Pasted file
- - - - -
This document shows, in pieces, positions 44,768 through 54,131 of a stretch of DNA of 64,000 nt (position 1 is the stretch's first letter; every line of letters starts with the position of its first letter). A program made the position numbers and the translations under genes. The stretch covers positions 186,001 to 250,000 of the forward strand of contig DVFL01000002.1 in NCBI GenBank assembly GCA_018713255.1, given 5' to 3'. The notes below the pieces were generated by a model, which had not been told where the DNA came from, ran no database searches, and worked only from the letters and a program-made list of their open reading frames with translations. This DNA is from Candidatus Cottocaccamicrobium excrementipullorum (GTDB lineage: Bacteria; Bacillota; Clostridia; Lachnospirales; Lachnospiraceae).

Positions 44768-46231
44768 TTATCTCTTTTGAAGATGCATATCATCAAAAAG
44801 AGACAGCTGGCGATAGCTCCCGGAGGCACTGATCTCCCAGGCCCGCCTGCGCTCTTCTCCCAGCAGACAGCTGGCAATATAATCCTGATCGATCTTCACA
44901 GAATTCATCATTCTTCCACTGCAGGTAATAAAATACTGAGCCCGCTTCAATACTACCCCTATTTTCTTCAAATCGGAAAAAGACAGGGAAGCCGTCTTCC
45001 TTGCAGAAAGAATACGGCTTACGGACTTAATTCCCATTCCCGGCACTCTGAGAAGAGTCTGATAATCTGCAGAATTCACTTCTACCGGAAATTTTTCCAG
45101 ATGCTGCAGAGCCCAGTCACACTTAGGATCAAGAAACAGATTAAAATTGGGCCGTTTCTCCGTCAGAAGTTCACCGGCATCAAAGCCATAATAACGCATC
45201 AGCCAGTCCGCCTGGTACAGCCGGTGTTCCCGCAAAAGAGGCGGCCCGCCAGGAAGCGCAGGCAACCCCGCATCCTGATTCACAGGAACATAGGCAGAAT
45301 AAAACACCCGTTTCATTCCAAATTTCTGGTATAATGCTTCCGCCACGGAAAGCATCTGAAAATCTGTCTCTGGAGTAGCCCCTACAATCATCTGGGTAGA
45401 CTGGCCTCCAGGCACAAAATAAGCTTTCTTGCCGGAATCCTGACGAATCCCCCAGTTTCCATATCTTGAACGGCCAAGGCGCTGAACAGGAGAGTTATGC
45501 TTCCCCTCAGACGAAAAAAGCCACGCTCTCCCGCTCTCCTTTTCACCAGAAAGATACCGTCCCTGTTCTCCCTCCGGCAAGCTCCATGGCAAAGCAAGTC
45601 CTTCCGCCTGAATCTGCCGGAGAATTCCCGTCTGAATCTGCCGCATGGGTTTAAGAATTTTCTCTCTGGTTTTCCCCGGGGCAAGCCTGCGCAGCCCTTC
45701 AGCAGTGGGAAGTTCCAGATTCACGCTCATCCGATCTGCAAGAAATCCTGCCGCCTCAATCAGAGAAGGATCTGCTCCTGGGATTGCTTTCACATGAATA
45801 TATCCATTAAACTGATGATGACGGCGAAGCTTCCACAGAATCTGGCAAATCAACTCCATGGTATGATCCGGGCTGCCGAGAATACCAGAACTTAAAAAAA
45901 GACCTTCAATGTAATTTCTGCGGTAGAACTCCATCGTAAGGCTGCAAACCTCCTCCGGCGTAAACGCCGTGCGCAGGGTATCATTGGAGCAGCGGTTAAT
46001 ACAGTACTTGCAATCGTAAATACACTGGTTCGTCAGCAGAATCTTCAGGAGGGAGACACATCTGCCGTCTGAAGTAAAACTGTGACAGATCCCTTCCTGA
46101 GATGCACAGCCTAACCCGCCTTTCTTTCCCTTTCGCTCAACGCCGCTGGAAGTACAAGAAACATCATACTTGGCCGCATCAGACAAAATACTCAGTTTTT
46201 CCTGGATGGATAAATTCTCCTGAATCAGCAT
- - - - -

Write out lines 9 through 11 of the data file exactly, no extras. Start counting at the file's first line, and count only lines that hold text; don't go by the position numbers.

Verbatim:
45301 AAAACACCCGTTTCATTCCAAATTTCTGGTATAATGCTTCCGCCACGGAAAGCATCTGAAAATCTGTCTCTGGAGTAGCCCCTACAATCATCTGGGTAGA
45401 CTGGCCTCCAGGCACAAAATAAGCTTTCTTGCCGGAATCCTGACGAATCCCCCAGTTTCCATATCTTGAACGGCCAAGGCGCTGAACAGGAGAGTTATGC
45501 TTCCCCTCAGACGAAAAAAGCCACGCTCTCCCGCTCTCCTTTTCACCAGAAAGATACCGTCCCTGTTCTCCCTCCGGCAAGCTCCATGGCAAAGCAAGTC